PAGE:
Tánaiste Micheál Martin has responded after the International Court of Justice (ICJ) issued its orders on the request for provisional measures in the South Africa v. Israel case.

The ICJ ordered today, January 26, that Israel take measures to prevent genocide in Gaza and enable the provision of basic services and humanitarian assistance in the Gaza Strip.

Israel has also been ordered to submit a report to the ICJ in one month outlining its efforts to adhere to the ICJ's orders.

"I strongly welcome the Court’s orders which are final and binding," the Tánaiste said in a statement today after the orders were announced.

"These are measures that Ireland has been consistently calling for from the start of this conflict."

The Tánaiste continued: "We expect Israel to implement all provisional measures that have been ordered by the Court, in good faith and as a matter of urgency.

"While the Court has not called for a ceasefire, the Court has ordered Israel and the IDF not to commit any acts of genocide, and importantly has ordered Israel to take immediate and effective measures to ensure urgently needed basic services and humanitarian assistance are provided in Gaza.

"These orders are binding and the Court has ordered Israel to report in one month to demonstrate compliance with its orders.

"It is also imperative that Israel prevents and punishes incitement to genocide.

"As I have repeatedly made clear, bringing about an end to this conflict and to the death and destruction in Gaza is a priority that must be pursued on all fronts – political, diplomatic, humanitarian, and legal. That is my overwhelming priority.

"I reiterate the position of the Government that an immediate humanitarian ceasefire, the immediate and unconditional release of hostages, and full, safe, and unhindered humanitarian access is needed in Gaza.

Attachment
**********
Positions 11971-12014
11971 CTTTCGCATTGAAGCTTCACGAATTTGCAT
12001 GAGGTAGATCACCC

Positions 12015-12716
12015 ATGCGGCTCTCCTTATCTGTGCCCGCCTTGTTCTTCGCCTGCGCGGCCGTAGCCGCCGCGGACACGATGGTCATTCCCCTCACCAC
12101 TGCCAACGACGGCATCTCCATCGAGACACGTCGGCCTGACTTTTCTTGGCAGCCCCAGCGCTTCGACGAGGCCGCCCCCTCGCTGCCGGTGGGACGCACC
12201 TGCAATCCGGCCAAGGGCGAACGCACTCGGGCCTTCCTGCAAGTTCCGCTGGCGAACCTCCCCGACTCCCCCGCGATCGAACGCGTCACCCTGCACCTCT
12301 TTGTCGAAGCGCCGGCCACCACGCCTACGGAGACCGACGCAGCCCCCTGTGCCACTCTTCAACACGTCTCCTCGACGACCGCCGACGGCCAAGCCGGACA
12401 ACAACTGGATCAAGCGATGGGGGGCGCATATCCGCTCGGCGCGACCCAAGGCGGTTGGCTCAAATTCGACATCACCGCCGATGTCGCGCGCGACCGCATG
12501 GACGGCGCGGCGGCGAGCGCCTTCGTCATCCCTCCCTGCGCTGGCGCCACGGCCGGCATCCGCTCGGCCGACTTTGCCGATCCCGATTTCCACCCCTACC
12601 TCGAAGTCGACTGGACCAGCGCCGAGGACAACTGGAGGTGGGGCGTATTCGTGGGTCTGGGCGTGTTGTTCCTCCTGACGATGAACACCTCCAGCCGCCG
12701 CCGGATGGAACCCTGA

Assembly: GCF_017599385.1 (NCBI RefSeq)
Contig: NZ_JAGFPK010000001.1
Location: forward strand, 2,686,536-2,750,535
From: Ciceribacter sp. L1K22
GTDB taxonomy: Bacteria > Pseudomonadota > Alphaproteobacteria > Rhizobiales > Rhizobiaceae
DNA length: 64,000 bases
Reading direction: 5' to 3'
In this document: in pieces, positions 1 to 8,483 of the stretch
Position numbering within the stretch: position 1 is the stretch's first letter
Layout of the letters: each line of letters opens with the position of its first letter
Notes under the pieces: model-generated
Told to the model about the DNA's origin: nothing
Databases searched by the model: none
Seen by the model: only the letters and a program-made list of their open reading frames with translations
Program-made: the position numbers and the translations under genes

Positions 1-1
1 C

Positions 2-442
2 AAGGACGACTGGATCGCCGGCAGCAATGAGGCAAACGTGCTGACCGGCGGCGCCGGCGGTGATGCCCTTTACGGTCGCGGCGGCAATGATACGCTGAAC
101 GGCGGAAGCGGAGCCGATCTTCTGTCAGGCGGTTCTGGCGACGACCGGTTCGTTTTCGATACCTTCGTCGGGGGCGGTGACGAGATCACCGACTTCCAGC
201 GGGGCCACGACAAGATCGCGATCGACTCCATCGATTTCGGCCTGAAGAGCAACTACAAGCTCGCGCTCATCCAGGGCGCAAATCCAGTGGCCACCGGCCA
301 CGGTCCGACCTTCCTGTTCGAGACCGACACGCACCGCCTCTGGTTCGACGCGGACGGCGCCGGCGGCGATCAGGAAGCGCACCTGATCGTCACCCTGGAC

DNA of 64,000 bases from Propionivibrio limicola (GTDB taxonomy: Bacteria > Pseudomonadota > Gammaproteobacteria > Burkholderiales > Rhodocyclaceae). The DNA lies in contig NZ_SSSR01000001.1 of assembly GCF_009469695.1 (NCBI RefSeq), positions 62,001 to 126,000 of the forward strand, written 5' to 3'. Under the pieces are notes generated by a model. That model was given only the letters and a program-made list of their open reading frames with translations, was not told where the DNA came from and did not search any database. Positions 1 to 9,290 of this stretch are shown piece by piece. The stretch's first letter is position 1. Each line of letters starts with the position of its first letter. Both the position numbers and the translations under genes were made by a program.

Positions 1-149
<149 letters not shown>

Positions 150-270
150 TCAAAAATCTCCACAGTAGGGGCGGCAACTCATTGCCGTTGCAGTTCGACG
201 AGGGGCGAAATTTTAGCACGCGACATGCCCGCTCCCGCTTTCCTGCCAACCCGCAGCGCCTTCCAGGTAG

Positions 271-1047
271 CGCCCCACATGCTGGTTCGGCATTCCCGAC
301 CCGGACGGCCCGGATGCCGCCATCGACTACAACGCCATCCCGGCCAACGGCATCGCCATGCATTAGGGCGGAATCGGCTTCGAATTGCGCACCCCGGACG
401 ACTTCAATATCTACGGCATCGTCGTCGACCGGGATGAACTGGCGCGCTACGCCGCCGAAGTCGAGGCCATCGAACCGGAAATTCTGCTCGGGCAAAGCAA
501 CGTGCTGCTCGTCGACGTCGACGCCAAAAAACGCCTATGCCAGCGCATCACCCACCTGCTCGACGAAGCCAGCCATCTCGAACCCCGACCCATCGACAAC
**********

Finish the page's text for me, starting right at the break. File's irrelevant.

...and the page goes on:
"Today’s orders relate to a specific case under the Genocide Convention. Irrespective of whether any actions are eventually judged to meet the threshold of genocide, we must ensure that all parties to this conflict are held to account for their actions.

"The prosecutor of the International Criminal Court is continuing to investigate all serious allegations of crimes against humanity and war crimes committed in and from Gaza, whether committed by Israel or by Hamas, Palestinian Islamic Jihad, or other non-state armed groups. All States must redouble their efforts to support the investigation by the Prosecutor of the International Criminal Court into the situation in Palestine.

"As agreed by the Dáil earlier this week, the Government will strongly consider intervention in the case, following detailed analysis of the Court’s decision today.

"I have therefore asked my officials to prepare legal advice for my consideration on an urgent basis."

South Africa's genocide case against Israel has been formally endorsed by more than a dozen other countries and international organizations; Ireland has not endorsed the case, though it has been consistent in calling for a ceasefire.

Taoiseach Leo Varadkar said earlier in January that Ireland "does not intend" to join the ICJ proceedings.

"I really think this is an area where we need to be very careful," Varadkar said while speaking on RTÉ Radio.

“What’s happened in Gaza is appalling - over 20,000 people killed, mostly innocent civilians, mostly women and children, very possibly war crimes committed both by Israel and Hamas when it comes to the events of the last few months.

"Genocide is something very particular. It is defined as an attempt, a deliberate attempt to destroy an entire nation, an entire race, or to do so in large part.

“And one group of people that has experienced that in the world are Jewish people, the Holocaust. Six million Jews killed here in Europe, and Hitler had a plan to kill many millions more – that is genocide."

Varadkar added: "We need to be very careful about genocide in that context."

He said the international court will determine whether or not the situation in Gaza is genocide.

On Wednesday evening, a private members motion tabled by the Social Democrats demanding the Irish Government support South Africa and intervene in the case at the ICJ was defeated in the Dáil.

As RTÉ reports, a Government amendment to the Social Democrats motion was ultimately passed by the lower house by a margin of 71 votes to 58.

The Government's amendment states it will consider an intervention "... as a matter of urgency after the Court has made its order on preliminary measures and the filing by South Africa of its memorial in the case."